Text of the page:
If most history is designed to zoom into the characters and events of a moment or trend in the historical record, The Lessons of History (published by Simon & Schuster) does just about the opposite.
A classic first published in 1968, the book is an act of pure reduction. The authors, Will & Ariel Durant, had previously spent decades compiling a multi-volume history of the world, and with this book, they created a summary of their life’s work in just about 100 pages organized around a couple of topical areas like war, government, and socialism. As the two write in a short introduction: “It is a precarious enterprise, and only a fool would try to compress a hundred centuries into a hundred pages of
I read two history books these past few weeks that offered an interesting juxtaposition on the craft and the rise of China. The first was Stephen R. Platt’s Imperial Twilight, which is a sweeping panorama of the times before and during Britain’s First Opium War with Qing-era China. I owe you a review on that one, but I have to say it is an incredibly impressive piece of work, even more so given the book’s propitious timing in the midst of a new trade war between Western powers and China.
I wrote 173 pieces for TechCrunch this year, covering a huge gamut of topics including the rise of China’s technological dominance, enterprise and infrastructure startups, and the changing nature of venture capital. It’s been quite a year!
Without too much ado, here are the top three articles and a couple of honorable mentions.
Subscription is increasingly the default revenue model for software and media, but what happens to consumers when every single service we use requires an annual payment? Subscription Hell, basically. This was a
Whoever says that journalism is dead just doesn’t read.
It’s been another year of just insane levels of quality across stories, analyses, essays, books, podcasts and more. And it is another year in which I read way too much, and frankly, forgot pretty much all of it. So I used some Python code (attached at the end) to get a list of all articles that I saved and mostly read in Pocket (1,673 articles this year, a total of 3,279,335 words) and combed through it to find my favorite articles from the year.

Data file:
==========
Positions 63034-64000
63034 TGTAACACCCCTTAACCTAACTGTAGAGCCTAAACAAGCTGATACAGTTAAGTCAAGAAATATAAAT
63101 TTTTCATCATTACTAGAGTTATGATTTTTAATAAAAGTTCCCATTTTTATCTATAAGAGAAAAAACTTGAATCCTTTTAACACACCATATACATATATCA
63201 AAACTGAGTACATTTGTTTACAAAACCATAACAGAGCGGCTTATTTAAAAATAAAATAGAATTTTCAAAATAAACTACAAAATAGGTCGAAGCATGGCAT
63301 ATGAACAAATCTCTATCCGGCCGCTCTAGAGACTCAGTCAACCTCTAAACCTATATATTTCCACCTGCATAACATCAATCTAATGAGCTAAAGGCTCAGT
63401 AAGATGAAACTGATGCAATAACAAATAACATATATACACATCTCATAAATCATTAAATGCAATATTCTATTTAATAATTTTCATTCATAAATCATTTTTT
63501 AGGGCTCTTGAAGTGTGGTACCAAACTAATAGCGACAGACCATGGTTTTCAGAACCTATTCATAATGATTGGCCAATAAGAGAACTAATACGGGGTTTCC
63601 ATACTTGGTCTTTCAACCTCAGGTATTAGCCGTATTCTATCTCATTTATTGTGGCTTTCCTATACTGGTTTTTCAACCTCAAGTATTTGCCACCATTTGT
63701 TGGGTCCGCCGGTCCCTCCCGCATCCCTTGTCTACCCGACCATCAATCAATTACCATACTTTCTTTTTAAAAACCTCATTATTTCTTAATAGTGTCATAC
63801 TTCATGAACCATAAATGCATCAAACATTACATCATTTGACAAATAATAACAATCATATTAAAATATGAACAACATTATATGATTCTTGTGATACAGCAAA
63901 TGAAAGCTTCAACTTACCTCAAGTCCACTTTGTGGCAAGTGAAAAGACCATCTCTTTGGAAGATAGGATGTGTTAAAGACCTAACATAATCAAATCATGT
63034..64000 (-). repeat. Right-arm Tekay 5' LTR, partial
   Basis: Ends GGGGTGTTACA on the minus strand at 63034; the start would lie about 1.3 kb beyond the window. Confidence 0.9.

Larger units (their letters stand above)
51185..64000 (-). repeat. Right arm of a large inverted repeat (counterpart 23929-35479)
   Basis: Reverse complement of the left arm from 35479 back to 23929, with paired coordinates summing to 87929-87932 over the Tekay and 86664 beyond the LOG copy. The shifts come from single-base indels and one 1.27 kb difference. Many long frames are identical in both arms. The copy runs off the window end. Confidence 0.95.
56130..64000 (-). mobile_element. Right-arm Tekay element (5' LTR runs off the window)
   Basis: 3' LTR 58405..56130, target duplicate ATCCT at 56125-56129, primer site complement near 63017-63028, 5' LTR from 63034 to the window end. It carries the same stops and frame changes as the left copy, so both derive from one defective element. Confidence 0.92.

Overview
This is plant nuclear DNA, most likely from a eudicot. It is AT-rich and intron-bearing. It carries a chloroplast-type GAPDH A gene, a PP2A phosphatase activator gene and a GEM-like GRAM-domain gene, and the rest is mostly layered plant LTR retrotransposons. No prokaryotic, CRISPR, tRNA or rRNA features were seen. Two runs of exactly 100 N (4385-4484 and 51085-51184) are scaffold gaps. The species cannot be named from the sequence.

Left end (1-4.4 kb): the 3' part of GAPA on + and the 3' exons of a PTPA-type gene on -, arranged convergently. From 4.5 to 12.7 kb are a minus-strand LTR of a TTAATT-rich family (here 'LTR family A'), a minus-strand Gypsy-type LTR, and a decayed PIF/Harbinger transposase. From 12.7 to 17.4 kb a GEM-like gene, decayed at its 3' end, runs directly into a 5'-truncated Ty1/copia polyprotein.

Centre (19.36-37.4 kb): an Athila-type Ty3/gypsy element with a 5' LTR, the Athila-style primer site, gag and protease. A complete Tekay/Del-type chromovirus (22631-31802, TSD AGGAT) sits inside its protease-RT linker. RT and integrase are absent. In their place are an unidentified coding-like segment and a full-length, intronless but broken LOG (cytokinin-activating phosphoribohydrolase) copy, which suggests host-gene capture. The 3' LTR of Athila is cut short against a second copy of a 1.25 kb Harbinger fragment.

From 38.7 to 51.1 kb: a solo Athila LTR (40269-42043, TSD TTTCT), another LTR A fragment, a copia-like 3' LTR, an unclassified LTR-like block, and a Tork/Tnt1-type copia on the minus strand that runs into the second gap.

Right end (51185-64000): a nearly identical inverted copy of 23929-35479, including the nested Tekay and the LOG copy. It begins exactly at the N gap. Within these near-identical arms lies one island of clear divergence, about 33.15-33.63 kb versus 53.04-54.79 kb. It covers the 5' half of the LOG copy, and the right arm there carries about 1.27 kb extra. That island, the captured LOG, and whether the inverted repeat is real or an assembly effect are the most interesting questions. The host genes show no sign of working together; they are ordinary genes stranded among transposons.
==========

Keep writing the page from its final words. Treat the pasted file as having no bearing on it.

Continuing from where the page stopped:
There are a couple of caveats before we get started:
This list doesn’t include articles from the New Yorker, which I subscribe to and get on
For novelists, there is a bright line between speculative and let’s say speculation fiction. In speculative fiction, the author’s goal is to hit the fast-forward button on our thinking, offering us a context to consider the patterns and trends we observe around us and see how they (may) play out. In contrast, “speculation fiction” (or plain old science fiction) just plops us in a whole new world, with no extension from our reality needed or implied.
Dystopias are interesting because they almost always end up on the speculative side of the divide, even when they might otherwise work better as pure speculation. Their authors want readers to meditate on certain matters precisely, and so creating a continuity with today is paramount for believability
A very comprehensive overview of one of the largest newsmakers this year. SoftBank is a telco, a venture fund, and owns huge swaths of the infrastructure companies that make smartphones work. So its actions and strategy this year are critical to understand for Silicon Valley. Some great news around their assets like ARM, but a tough debt situation is going to make 2019 a tough year with stocks looking primed to go down.
This was my most in-depth, thoughtful article the past two weeks. It’s maybe a little heady, but essentially, the internet is creating the context for a new form of the nation-state. That discussion was in the context of Imagined Communities, a book that is one of most cited of all time in the social sciences and discusses how the printing press was the enabling technology for the first nation-states to form. May try to follow up on this in the coming weeks.
An argumentative essay that largely agrees with Amazon’s process for selecting its HQ2. Such location decisions are almost always the exclusive province of boards of directors, but Amazon did open it up a bit to offer politicians an opportunity to make their pitch. Maybe people didn’t like the process, or thought it was sickening how much cities were willing to fight for jobs (I don’t understand that personally). In the end though, it is great that cities had any input at all on a private corporate matter.